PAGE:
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I'm prototyping a 2D platformer/brawler game for uni and I'm having some trouble with creating collision/bounding boxes. This is most likely going to end up on a Vita so I do have some library constraints as well as performance implications.

None of this has yet been implemented but is all theory.

My idea was to have the artist create a sprite sheet for the character animation and then a second identical sprite sheet with the corresponding collisions in a solid colour (e.g green for where the character can be hit and red for dealing damage, near the foot if kicking etc.)

With this, I would then parse the collision sheet and generate the various collisions required storing them in the character model. This is the point I feel would be most inefficient.

While I think this is a possible solution, I was wondering if there was a more standard way of doing this or a more efficient way as I feel this would have severe performance problems.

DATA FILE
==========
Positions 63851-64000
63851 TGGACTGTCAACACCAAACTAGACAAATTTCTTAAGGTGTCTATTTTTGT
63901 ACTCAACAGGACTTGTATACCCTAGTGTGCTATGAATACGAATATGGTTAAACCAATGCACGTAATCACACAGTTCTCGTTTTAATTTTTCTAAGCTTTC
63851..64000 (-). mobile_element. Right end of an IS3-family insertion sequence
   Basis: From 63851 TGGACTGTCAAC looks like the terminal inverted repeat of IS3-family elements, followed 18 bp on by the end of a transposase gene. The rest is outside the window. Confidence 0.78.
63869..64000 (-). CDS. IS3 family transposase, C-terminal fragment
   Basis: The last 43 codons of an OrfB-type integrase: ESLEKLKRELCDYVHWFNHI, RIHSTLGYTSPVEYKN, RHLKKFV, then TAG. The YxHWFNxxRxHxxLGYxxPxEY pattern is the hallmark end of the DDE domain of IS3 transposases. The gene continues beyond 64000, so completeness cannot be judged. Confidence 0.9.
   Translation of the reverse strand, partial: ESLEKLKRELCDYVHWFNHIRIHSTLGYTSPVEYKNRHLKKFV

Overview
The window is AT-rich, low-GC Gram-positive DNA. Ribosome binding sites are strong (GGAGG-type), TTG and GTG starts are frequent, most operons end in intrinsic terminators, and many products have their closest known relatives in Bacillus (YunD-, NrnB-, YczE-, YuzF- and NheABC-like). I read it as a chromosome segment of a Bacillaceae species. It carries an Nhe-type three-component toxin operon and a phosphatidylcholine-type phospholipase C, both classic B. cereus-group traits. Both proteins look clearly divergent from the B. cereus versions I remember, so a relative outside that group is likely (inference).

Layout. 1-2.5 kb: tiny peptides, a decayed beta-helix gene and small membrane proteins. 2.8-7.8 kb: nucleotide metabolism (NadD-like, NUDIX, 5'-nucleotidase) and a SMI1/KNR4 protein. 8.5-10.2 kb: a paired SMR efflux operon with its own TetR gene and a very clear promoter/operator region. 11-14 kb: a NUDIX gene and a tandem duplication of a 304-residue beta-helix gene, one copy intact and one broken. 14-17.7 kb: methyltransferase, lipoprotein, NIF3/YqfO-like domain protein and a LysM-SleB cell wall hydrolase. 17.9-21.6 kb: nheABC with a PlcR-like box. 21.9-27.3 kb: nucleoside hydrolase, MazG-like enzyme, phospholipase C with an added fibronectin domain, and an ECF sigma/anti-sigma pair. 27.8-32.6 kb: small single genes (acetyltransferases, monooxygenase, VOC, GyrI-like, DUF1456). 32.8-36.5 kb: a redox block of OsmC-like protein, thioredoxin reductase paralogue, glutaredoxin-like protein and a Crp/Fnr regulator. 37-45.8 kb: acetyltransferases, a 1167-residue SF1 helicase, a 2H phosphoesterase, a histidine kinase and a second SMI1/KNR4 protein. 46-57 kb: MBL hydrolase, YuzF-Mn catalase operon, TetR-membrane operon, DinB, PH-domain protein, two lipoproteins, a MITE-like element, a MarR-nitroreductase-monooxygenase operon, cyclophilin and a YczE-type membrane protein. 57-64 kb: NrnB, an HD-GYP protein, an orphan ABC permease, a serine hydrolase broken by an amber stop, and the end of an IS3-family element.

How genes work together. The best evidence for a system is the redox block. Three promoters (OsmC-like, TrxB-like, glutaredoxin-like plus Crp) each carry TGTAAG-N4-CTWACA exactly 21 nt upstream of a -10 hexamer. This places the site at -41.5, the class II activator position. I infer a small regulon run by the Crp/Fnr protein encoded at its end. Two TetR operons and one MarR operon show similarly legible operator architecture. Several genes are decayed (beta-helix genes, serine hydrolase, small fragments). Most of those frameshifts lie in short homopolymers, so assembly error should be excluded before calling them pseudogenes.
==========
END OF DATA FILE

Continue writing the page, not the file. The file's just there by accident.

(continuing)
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  • \$\begingroup\$ I like the idea of using pixel coloration to detect collision with different body parts. \$\endgroup\$ – bobobobo Oct 28 '13 at 14:45
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You should go for a set of bounding boxes (BB) per sprite. This way you can separate your points of interest in the sprite and automatically knows which parts of the sprites participate in a collision. For example, you could have BBs for the arms, heads, legs, etc. The price for that is that you also must animate them and you will have more collision entities in your game. You should also use Oriented Bounding Boxes, since they have more culling efficiency than other boxes. If you want more detail and can afford the performance penalty, go for K-dops.

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  • \$\begingroup\$ This is pretty much the standard, even in 3D. \$\endgroup\$ – Casey Oct 28 '13 at 17:18

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